Two ushers placed on the monument the last Confederate flag which flew over Fort Sumter. "The young ladies," the News & Courier reported, "then placed on the base of the monument two wreaths of red and white carnations. (Source: Confederate Charleston: An Illustrated History of the City and the People by Robert N. Rosen, pg 158.)
    Confederate Defenders of Charleston Marker with Memorial Wreath image. Click for full size.
    By Mike Stroud, May 12, 2009
    5. Confederate Defenders of Charleston Marker with Memorial Wreath
    Artist: MacNeil, Hermon A., 1866-1947, sculptor. Delano & Aldrich, architectural firm. Alexis Rudier Fondeur, founder. Dawson Engineering Company, engineering firm.
        — Submitted September 23, 2011, by Brian Scott of Anderson, South Carolina.

     
    Categories. Forts, CastlesWar, US Civil
     
    Confederate Defenders of Charleston Monument image. Click for full size.
    By Brian Scott, September 19, 2011
    6. Confederate Defenders of Charleston Monument
    Confederate Defenders of Charleston Monument image. Click for full size.
    By Brian Scott, September 19, 2011
    7. Confederate Defenders of Charleston Monument
    Confederate Defenders of Charleston Statue image. Click for full size.
    By Brian Scott, September 19, 2011
    8. Confederate Defenders of Charleston Statue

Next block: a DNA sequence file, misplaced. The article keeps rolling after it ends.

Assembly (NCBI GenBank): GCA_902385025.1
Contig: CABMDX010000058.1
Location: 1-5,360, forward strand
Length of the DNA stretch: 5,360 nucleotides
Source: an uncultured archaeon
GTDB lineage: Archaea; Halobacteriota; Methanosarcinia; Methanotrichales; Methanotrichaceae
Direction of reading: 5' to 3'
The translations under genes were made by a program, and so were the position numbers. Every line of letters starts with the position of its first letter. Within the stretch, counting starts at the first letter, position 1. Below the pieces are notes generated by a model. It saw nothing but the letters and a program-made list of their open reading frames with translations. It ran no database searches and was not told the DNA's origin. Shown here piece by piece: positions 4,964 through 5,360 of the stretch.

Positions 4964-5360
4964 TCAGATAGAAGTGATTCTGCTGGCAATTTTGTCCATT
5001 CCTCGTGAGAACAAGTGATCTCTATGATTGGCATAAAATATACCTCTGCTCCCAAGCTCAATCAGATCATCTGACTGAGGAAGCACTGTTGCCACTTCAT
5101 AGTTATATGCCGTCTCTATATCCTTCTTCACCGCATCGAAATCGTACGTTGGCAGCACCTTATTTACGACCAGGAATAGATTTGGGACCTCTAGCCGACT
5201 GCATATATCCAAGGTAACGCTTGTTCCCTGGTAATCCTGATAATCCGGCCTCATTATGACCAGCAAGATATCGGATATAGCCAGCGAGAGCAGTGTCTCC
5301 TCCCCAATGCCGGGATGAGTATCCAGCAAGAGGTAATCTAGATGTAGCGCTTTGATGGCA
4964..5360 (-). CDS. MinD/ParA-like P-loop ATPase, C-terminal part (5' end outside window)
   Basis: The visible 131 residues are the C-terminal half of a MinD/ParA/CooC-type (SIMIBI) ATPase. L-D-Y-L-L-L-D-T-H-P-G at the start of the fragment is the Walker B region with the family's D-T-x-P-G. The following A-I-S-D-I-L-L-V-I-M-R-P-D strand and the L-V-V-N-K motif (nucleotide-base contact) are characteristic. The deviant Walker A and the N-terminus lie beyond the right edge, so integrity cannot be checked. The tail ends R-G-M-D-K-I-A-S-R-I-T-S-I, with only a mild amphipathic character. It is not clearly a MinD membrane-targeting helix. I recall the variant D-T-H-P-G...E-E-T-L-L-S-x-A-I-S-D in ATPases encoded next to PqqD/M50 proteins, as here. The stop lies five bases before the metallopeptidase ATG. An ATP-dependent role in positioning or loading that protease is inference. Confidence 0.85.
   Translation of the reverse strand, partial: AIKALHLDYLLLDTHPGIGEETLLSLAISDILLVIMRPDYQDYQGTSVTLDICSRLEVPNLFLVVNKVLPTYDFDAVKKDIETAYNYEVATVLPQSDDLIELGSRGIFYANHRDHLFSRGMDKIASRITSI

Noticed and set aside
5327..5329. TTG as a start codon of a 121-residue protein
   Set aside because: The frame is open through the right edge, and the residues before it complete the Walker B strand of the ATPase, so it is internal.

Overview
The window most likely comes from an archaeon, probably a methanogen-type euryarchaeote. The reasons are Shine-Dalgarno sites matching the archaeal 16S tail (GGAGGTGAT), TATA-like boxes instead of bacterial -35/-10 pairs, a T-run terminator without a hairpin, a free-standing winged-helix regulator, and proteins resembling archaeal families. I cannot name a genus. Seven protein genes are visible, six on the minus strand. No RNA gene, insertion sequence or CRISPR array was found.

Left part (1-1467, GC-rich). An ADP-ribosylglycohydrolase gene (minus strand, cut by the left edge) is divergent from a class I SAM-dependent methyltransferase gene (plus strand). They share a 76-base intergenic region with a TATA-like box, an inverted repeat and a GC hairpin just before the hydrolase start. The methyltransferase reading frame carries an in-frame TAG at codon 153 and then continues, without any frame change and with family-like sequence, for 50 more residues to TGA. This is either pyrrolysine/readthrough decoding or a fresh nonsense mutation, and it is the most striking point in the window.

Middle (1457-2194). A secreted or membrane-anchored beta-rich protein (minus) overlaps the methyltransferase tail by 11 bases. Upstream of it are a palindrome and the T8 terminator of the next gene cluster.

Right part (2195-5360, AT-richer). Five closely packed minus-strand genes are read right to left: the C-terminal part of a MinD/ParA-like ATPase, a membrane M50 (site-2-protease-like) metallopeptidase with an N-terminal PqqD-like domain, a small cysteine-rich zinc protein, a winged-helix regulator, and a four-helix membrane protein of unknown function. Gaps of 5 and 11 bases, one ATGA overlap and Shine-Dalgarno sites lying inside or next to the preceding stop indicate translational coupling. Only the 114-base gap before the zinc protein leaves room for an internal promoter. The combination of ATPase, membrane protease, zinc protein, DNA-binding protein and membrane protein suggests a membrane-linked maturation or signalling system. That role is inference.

Confederate Defenders of Charleston Statue<br>Note the Seal of South Carolina on the Shield image. Click for full size.
    By Brian Scott, September 19, 2011
    9. Confederate Defenders of Charleston Statue
    Note the Seal of South Carolina on the Shield
    Confederate Defenders of Charleston Statue<br>Looking West Across the Harbor<br>to Fort Sumter image. Click for full size.
    By Brian Scott, September 19, 2011
    10. Confederate Defenders of Charleston Statue
    Looking West Across the Harbor
    to Fort Sumter
    Confederate Defenders of Charleston Marker, Murray Boulevard at East Battery image. Click for full size.
    By Mike Stroud, November 10, 2011
    11. Confederate Defenders of Charleston Marker, Murray Boulevard at East Battery
     
     
    Credits. This page originally submitted on , by Mike Stroud of Bluffton, South Carolina. This page has been viewed 5,546 times since then and 24 times this year. Last updated on , by Spencer Means of New York, New York. Photos:   1, 2, 3, 4, 5. submitted on , by Mike Stroud of Bluffton, South Carolina.   6, 7, 8, 9, 10. submitted on , by Brian Scott of Anderson, South Carolina.   11. submitted on , by Mike Stroud of Bluffton, South Carolina. • Craig Swain was the editor who published this page. This page was last revised on June 16, 2016.